Haven’t you always wanted to “do some science” with your telescope? You can even use just a DSLR on brighter objects!
Now you can easily:
- detect Neptune’s methane atmosphere.
- determine any star’s OBAFGKM star-type and temperature from its spectra curve.
- identify the composition of a star or nebula from its emission and absorption lines
- detect the cosmological red-shift of a distant quasar!
- measure the blue-shift of a supernova’s expanding shell as it races towards us at millions of miles/hour.
Unleash your Inner Scientist™
The video below will show you the exciting things you can easily do with an inexpensive grating on your telescope or DSLR:
Periodic Table of Spectra
Looking for our new poster? Click on this link.
Pardon our smile!
We’re pleased that Sky & Telescope Magazine awarded our RSpec software their “Hot Product” award. The award is given for product excellence and technical leadership. Our customers tell us the award was well-deserved because our ground-breaking software allows you to easily capture and process the spectra of stars.
In the video below, see Tom Field, the author of our real-time spectroscopy program RSpec, interviewed by Sky & Telescope Magazine’s Dennis diCicco. Hear how easy it is to get started and the wonderful results you can get with a DSLR or a small backyard telescope. Dark skies and big telescopes aren’t necessary! You can probably get great spectra with your current setup, even from the suburbs. Watch this video:
Now you can easily capture the spectra of stars
Our RSpec software is a program that enables you to rapidly go from a FITS, DSLR, or video image to a calibrated spectrum graph – in real-time. Now you can see a star or planet’s spectrum graph instantly, right at your telescope! No more waiting until later to see if you got the spectrum you hoped for.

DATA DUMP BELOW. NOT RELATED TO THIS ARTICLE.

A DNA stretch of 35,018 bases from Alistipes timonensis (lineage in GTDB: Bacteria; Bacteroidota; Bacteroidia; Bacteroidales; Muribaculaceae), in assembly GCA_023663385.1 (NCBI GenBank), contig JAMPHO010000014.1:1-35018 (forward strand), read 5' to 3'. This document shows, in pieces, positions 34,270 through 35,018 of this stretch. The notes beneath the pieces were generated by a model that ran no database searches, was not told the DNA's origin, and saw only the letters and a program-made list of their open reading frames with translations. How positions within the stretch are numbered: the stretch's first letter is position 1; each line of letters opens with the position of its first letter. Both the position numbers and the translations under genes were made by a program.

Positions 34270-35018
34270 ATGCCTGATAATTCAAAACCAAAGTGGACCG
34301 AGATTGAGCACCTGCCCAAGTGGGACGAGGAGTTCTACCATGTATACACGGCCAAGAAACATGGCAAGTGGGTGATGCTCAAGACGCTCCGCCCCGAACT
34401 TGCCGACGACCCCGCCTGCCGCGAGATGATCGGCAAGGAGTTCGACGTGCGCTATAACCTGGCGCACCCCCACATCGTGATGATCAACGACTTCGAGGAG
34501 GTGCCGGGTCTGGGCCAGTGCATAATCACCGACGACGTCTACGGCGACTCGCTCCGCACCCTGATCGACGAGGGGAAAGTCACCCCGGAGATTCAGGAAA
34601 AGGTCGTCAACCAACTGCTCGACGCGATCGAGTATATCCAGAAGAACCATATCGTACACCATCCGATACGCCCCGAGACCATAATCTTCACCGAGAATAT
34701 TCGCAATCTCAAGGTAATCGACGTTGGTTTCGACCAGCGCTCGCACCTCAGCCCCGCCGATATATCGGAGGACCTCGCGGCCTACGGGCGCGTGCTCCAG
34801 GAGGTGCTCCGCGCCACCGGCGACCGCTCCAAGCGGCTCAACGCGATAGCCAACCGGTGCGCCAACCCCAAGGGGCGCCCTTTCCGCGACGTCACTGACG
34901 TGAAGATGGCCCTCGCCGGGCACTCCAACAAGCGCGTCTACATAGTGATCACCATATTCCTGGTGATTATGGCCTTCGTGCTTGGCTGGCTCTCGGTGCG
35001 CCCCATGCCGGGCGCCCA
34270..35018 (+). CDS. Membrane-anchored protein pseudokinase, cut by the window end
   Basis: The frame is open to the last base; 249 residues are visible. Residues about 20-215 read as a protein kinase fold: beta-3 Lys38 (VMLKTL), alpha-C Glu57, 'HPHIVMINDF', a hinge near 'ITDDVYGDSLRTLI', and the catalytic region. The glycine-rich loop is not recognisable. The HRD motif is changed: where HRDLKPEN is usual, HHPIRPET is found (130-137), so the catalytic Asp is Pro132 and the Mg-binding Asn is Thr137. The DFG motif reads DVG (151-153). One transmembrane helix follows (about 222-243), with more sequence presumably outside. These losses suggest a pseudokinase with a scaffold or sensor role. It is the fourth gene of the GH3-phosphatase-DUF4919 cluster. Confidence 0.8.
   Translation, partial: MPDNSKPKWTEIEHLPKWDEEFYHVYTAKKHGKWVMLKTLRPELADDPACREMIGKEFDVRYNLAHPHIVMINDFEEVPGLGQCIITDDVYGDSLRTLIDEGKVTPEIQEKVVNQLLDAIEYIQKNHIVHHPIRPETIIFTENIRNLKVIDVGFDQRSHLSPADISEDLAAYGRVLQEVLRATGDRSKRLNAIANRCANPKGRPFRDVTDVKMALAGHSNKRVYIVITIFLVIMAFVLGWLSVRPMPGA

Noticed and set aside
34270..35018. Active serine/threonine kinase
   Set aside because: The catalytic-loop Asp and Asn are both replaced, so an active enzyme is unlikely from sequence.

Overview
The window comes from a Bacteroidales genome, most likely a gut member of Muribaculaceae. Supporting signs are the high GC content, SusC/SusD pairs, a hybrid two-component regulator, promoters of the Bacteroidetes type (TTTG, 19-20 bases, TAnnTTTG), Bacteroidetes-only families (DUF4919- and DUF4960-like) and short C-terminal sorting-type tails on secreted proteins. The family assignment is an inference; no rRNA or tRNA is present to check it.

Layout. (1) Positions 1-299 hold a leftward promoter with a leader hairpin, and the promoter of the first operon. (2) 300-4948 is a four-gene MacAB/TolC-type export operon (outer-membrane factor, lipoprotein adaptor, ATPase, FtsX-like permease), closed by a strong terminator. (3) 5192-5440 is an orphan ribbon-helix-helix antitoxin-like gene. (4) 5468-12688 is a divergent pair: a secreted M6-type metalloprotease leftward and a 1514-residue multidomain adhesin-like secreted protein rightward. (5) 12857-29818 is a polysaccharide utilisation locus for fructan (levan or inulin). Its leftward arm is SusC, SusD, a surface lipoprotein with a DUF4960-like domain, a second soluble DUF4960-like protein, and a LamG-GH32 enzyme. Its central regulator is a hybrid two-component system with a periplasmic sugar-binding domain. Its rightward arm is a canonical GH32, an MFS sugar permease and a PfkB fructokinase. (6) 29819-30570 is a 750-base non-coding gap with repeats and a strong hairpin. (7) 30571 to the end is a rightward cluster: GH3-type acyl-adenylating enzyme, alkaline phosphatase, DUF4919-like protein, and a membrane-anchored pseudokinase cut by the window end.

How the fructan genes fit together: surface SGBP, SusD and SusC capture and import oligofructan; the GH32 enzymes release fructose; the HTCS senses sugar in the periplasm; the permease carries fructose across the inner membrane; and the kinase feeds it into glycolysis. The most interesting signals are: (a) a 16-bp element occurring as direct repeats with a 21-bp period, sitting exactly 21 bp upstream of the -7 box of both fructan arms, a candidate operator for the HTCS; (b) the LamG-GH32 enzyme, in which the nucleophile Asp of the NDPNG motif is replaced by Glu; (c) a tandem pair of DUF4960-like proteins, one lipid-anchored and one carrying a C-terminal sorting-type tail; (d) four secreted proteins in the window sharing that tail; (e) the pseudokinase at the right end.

Getting started in spectroscopy is easy. Use our inexpensive Star Analyser grating (link) or Rainbow Optics Star Spectroscope on almost any camera or telescope. You’ll be able to easily see the spectra of distant stars. You can even use an unguided DSLR camera — no telescope needed.
But, don’t take our word for it — the video below shows the spectra of a bright star taken at 5 frames/second using just an astronomical video camera!
Better yet, see for yourself what’s possible. Check out our sample results page that shows what amateurs just like you have done: link.
In the past, creating an intensity graph from a star’s spectrum was a painful trial-and-error process. But, now, because RSpec displays your profile graph immediately, it’s painless.
No one likes the drudgery of complicated image processing and steep learning curves. Astronomy is supposed to be fun! With RSpec, you can go from a raw image to a calibrated profile graph in just a few clicks. See a star’s spectrum in real-time at your telescope!
Want to see what else you can do in spectroscopy? Check out our Sample Project page: link.
To read more about RSpec, click here.